7. Dusseldorf – 617 280.
  8. Dortmund – 586 600.
  9. Essen – 583,393.
  10. Leipzig – 581 980.

Berlin is the most populous in Germany

Berlin is the state’s largest city in terms of population, at 3,613,495, according to 2017 information. Because the capital has the status of a state, it simultaneously acts as the most populous federal entity and city with a density of 3,947.6 people per km2. It is the fifth largest (891.68 km2) and the second most populous city in the European Union after London. The capital is a major European cultural, commercial and economic center, an important transportation hub, and the third most visited by tourists European city.

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14% of the inhabitants are foreigners: there is the largest Turkish diaspora in Europe – 119 000 people. A large proportion of migrants have chosen the capital for permanent residence: for 2018 their number is 337,000, or 12%. Another surprising fact: native Berliners live here only 47%, the rest came from other German states or foreign countries. The highest number of newcomers is in the neighborhoods near Askanischerplatz in the Kreuzberg district – 68%, as well as in Berlin’s central Mitte district – 44.5%.

Every year the population increases by about 60,000-80,000, creating serious social and infrastructural problems. For many years, the capital has been the leader in terms of traffic jams, which make it difficult to get around and have a bad impact on the environmental performance of the metropolis. Among the next negative factors are high unemployment – 10% against 7% nationwide, and far from democratic real estate market prices: demand exceeds supply, especially in central areas and prestigious suburbs.

Hamburg – a major port city

Hamburg is one of the most densely populated cities in Europe: second in Germany, seventh in the European Union, the largest in the EU among settlements that are not metropolitan areas. Throughout its development, it has had an important strategic location and commercial importance. Its port is the second largest in Europe and the ninth largest in the world, defining the atmosphere of the metropolis. The citizens of Hamburg are used to a noisy, slightly hectic pace of life, an abundance of foreigners, goods and heavy traffic. The situation of Hamburg’s foreigners is similar to Berlin’s: 15% of the total, with a preponderance of Turkish citizens.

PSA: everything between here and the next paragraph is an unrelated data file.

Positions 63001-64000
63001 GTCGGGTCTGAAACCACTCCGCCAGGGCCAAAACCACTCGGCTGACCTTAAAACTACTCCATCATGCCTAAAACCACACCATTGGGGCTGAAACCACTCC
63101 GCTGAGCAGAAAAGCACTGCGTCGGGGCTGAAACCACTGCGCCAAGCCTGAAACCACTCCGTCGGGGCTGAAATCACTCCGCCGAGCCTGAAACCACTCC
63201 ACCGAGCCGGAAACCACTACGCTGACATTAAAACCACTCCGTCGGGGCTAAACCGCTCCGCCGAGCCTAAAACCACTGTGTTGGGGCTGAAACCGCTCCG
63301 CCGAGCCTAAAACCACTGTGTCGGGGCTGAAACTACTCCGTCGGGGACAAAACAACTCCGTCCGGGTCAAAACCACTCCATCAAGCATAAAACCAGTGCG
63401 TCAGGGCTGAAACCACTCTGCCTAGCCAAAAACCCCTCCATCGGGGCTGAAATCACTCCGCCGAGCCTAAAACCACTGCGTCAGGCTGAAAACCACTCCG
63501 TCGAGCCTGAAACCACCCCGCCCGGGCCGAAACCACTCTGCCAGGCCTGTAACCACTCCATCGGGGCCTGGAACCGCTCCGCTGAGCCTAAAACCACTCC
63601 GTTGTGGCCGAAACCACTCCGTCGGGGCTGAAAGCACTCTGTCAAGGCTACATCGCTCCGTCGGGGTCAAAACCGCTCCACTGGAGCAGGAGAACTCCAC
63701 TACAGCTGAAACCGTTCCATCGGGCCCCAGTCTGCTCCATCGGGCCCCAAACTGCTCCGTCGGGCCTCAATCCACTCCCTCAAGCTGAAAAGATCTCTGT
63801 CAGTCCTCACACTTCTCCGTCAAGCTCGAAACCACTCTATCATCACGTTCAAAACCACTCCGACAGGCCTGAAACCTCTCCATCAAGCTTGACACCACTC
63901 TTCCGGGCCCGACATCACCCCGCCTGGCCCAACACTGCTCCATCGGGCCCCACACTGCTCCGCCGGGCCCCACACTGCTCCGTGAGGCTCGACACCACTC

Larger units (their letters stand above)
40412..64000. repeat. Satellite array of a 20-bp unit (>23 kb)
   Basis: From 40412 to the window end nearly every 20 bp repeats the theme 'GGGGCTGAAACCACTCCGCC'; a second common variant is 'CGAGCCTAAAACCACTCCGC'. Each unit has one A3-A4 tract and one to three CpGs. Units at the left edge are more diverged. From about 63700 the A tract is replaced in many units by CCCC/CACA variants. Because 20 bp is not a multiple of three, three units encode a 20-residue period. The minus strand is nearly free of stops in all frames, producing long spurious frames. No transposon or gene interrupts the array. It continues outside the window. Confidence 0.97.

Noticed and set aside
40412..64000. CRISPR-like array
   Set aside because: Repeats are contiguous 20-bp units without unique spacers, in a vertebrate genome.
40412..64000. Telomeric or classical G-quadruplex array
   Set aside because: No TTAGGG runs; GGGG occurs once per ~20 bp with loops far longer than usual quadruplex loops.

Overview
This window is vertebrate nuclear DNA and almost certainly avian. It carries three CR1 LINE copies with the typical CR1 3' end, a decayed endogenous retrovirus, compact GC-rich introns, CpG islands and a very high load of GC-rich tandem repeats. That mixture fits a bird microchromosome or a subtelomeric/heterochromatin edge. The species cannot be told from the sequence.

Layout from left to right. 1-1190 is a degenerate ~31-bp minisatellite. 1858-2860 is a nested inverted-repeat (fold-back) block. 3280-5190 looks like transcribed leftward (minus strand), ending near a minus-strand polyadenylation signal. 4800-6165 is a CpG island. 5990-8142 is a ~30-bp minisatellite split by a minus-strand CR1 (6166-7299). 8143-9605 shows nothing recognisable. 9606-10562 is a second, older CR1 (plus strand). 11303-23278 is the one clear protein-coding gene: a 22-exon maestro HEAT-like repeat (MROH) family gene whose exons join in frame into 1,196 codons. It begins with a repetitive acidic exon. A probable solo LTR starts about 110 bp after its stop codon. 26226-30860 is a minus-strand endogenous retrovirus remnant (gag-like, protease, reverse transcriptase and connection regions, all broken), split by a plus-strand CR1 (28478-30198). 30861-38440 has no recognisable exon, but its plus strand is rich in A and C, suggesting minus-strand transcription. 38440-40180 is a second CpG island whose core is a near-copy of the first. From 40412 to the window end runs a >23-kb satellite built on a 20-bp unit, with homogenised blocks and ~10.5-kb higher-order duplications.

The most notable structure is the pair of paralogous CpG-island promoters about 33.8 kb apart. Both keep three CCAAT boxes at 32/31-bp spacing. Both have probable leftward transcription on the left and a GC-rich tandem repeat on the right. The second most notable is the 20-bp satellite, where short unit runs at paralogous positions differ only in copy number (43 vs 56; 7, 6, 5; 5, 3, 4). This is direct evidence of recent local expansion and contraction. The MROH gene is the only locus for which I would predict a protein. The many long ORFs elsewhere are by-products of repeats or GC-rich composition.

The number of Hamburg’s inhabitants has remained practically unchanged over the last half century:

  • 1970 – 1 793 640;
  • 1980 – 1 645;
  • 2000 – 1 715 392;
  • 2011 – 1 718 187;
  • 2017 – 1 830 584.
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Therefore, Hamburg does not experience stifling traffic jams even during the peak tourist season. Unemployment and real estate prices remain stable, and the incomes of Hamburgers are among the highest in the state. The crime rate tends to spoil the picture, but it is not due to the size of the population, but to the life in the port city.

Munich – the up-and-coming and prosperous millionaire

Munich is the largest city and the capital of Bavaria, and the third most populous city in the country. Here true Bavarian tradition and the modern life rhythm of the metropolis are wonderfully combined. For the past 15 years the number of citizens has grown steadily, with an average increase of 30,000 annually. In 2017 the number was 1,456,039. Sociologists calculate that it will increase to 1.7 million by 2022.

Munich is considered the country’s main IT center with the greatest economic prospects. This attracts migrants from other states and foreign immigrants. These immigrants have high qualifications, good education and the opportunity to earn a decent wage, which is typical of the technology sector. This provokes an increase in real estate market prices: the cost of apartments is the highest in the country.

Cologne is the center of one of the largest metropolitan areas in the world

The old city of Cologne, with 1,080,394 inhabitants, rounds out the top four cities with one million inhabitants. The metropolis ranks fourth in terms of density, with 2,618.7 inhabitants, and is at the bottom of the top three capitals of the German states in terms of land area.

In broader terms, Cologne is the agglomeration capital of the Rhein-Ruhr region, the most densely populated area in the country. More than 10 million people live on an area of 7,110 km², making the Rhein-Ruhr region one of the largest urban agglomerations in the world, where all settlements are practically merged into one with the center in Cologne.